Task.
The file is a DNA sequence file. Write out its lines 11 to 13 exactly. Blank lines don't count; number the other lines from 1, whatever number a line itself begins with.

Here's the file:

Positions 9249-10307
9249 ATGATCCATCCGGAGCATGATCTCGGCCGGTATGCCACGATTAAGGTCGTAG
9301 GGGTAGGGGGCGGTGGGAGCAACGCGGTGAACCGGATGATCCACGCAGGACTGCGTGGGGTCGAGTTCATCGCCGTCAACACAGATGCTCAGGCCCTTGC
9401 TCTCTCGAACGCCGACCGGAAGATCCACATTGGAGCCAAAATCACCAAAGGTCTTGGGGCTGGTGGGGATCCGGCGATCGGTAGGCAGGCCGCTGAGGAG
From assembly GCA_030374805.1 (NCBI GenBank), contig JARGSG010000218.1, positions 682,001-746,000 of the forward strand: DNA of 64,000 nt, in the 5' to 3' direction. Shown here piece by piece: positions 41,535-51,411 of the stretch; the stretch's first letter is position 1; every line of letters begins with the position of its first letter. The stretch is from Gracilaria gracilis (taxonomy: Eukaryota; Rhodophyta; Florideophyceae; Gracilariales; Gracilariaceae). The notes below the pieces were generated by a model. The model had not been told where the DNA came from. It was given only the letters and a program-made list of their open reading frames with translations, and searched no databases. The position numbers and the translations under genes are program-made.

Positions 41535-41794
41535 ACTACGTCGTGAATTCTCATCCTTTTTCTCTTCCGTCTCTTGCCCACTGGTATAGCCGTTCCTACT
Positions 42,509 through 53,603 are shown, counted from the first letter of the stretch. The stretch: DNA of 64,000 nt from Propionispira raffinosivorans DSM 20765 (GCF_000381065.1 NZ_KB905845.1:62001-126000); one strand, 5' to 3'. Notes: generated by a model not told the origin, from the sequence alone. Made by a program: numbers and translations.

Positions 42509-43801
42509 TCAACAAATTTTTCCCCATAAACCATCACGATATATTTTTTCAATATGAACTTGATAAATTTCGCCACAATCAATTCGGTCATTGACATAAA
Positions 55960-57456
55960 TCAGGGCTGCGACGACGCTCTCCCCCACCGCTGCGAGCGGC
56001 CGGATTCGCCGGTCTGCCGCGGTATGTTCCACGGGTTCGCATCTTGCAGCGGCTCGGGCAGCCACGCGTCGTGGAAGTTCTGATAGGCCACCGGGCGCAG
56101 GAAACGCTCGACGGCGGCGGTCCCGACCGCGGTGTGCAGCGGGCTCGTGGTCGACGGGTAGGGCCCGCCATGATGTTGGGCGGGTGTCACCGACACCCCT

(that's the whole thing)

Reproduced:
Positions 55960-57456
55960 TCAGGGCTGCGACGACGCTCTCCCCCACCGCTGCGAGCGGC
56001 CGGATTCGCCGGTCTGCCGCGGTATGTTCCACGGGTTCGCATCTTGCAGCGGCTCGGGCAGCCACGCGTCGTGGAAGTTCTGATAGGCCACCGGGCGCAG